Beijing/Kyoto: China on Friday rebuffed a U.S. initiative to set targets for trade imbalances, setting the stage for what could be a testy summit of world leaders in Seoul next week.
Vice-Foreign Minister Cui Tiankai also rejected any attempt by other countries to set target ranges for the yuan, also known as the renminbi, to appreciate.
"That would indeed be asking us to manipulate the renminbi`s exchange rate, and it is something that we will of course not do," Cui told a news briefing.
Efforts to reduce imbalances that are destabilising the global economy will be high on the agenda of the Nov. 11-12 summit of the Group of 20 forum of leading economies in the South Korean capital.
"Of course, we hope to see more balanced current accounts," Cui, China`s chief G20 negotiator, said. "But we believe it would not be a good approach to single out this issue and focus all attention on it. The artificial setting of a numerical target cannot but remind us of the days of planned economies."
U.S. Treasury Secretary Timothy Geithner last month floated the idea of capping surpluses and deficits on the current account -- the broadest measure of trade in goods and services -- at four percent of gross domestic product.
German Economics Minister Rainer Bruederle also caustically dismissed the proposal at the time as smacking of old-style central planning.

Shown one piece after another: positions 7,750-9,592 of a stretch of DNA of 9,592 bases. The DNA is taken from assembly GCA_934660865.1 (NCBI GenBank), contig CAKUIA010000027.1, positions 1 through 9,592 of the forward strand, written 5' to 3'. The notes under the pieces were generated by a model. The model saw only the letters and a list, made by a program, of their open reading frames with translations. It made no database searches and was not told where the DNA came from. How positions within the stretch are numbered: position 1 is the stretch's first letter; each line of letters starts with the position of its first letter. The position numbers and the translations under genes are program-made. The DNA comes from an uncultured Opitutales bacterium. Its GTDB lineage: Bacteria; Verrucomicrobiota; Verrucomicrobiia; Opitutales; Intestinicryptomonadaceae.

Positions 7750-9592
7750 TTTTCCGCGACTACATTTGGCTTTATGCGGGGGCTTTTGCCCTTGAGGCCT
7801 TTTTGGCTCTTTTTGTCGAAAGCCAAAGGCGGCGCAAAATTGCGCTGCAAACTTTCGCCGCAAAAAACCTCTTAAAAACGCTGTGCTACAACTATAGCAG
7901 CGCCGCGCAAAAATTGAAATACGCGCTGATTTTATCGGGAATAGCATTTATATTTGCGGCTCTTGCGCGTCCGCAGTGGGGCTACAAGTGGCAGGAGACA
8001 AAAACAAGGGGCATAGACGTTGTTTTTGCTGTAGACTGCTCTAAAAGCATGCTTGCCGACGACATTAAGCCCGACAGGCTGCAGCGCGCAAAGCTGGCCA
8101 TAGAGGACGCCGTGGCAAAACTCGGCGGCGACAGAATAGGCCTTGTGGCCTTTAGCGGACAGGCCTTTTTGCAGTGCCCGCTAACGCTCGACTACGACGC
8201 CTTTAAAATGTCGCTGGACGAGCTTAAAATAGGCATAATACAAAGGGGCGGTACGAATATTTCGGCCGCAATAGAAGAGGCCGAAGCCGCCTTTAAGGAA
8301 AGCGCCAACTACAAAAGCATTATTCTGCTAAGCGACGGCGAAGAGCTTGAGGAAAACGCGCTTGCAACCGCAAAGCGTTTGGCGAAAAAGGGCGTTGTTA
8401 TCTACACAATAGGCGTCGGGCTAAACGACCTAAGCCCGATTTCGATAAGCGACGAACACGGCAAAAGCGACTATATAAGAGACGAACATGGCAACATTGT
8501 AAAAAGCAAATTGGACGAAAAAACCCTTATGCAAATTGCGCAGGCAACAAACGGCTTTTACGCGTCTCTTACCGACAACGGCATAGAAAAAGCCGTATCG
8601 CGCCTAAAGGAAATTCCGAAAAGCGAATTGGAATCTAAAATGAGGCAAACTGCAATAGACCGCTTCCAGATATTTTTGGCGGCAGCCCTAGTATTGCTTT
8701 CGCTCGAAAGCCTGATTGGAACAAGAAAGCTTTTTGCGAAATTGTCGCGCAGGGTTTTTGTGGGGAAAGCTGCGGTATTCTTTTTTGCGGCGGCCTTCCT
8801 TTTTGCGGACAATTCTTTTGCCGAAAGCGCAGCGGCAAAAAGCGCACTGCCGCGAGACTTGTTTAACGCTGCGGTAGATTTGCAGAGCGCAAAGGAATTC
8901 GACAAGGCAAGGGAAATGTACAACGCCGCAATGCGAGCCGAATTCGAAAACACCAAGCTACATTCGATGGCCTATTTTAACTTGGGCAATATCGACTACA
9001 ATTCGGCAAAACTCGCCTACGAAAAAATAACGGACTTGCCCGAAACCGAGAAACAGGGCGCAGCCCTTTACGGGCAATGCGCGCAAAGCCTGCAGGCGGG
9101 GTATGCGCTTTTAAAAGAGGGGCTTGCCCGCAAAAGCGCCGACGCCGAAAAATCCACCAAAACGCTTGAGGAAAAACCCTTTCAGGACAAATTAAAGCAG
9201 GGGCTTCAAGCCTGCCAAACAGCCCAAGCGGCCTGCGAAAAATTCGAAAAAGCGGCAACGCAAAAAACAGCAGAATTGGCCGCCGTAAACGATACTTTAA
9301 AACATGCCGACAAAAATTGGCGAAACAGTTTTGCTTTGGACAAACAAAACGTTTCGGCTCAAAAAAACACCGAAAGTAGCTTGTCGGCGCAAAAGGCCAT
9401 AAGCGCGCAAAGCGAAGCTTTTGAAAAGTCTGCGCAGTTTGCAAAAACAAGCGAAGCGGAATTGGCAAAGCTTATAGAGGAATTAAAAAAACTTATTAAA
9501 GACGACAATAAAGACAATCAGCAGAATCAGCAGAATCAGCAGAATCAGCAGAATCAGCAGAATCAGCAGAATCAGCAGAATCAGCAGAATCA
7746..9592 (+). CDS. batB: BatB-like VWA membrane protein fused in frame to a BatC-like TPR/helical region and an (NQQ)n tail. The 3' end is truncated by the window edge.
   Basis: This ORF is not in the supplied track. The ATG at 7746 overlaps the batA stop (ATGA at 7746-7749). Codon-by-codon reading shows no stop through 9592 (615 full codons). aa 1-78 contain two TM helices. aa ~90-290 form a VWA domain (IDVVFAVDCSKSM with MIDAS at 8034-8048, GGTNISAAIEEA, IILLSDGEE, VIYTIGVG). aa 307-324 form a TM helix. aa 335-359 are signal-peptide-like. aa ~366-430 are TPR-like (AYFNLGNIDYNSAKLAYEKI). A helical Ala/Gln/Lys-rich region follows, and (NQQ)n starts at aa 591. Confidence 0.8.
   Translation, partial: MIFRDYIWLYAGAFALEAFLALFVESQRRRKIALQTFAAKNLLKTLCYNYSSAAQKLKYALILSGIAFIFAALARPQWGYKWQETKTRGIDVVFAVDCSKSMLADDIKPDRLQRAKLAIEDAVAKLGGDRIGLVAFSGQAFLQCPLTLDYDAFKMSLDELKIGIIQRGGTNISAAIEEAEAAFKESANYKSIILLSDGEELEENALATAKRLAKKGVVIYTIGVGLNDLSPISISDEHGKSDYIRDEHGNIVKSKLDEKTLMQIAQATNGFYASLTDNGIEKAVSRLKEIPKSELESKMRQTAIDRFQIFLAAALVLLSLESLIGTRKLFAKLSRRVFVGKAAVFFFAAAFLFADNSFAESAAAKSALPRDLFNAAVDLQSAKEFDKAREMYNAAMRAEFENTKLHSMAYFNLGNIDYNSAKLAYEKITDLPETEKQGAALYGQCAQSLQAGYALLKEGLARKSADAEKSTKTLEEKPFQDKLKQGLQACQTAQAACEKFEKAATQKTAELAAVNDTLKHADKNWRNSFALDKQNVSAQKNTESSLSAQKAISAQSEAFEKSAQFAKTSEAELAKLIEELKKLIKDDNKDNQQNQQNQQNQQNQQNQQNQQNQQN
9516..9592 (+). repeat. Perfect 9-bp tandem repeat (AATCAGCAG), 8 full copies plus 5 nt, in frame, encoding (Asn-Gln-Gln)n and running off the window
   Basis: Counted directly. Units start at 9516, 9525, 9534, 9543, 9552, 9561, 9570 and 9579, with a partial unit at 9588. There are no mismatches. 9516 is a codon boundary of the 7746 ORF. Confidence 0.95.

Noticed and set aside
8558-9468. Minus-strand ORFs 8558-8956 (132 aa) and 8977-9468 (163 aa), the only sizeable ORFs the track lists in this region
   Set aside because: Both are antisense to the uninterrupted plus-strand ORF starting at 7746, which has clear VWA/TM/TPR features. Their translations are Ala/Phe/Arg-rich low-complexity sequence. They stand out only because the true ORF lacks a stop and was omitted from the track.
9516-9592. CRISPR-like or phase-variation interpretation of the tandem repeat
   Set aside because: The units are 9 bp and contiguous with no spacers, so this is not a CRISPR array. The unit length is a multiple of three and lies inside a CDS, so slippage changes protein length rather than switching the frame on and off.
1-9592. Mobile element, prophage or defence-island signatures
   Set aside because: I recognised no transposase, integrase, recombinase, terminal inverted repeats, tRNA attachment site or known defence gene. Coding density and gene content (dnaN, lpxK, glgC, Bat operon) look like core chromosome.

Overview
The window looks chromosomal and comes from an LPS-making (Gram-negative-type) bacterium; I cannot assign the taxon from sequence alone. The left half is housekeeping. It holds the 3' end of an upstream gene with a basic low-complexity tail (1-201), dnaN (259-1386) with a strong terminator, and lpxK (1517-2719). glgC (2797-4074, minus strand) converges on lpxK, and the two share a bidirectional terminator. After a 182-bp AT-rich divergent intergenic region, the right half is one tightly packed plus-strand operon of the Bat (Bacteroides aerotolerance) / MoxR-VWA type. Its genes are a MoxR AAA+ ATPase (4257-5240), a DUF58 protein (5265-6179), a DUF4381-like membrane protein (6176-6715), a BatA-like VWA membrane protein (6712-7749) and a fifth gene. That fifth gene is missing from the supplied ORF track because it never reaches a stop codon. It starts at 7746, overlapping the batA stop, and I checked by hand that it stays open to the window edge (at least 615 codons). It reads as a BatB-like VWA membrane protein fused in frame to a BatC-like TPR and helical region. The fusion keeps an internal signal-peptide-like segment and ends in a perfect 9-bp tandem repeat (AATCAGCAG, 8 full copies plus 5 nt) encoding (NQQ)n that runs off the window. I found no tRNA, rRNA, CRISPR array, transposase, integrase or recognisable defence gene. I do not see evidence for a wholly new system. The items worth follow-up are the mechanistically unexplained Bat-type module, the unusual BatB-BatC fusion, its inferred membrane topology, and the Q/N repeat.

The United States believes an undervalued yuan is a major cause of global imbalances and has been pressing Beijing, largely in vain, to let the currency rise more swiftly to reflect the strength of what is now the world`s second-largest economy.
But the waters of the debate have been muddied by the Federal Reserve`s decision on Wednesday to print money to buy $600 billion in long-term bonds in an effort to revive the flagging U.S. economy.
The policy is known in market jargon as quantitative easing (QE).
With U.S. interest rates likely to stay near zero for the foreseeable future, resentment is rumbling around the globe that the U.S. central bank`s initiative will generate even more instability by inflating asset bubbles and increasing inflation.
"QE creates excessive liquidity that flows over to countries like Brazil," Henrique Meirelles, the head of Brazil`s central bank, said in Chicago on Thursday.
"Definitely, for Brazil it does create a problem and Brazil will present proposals in that regard to several countries -- the U.S. and China -- to reach a different agreement not to generate so many distortions."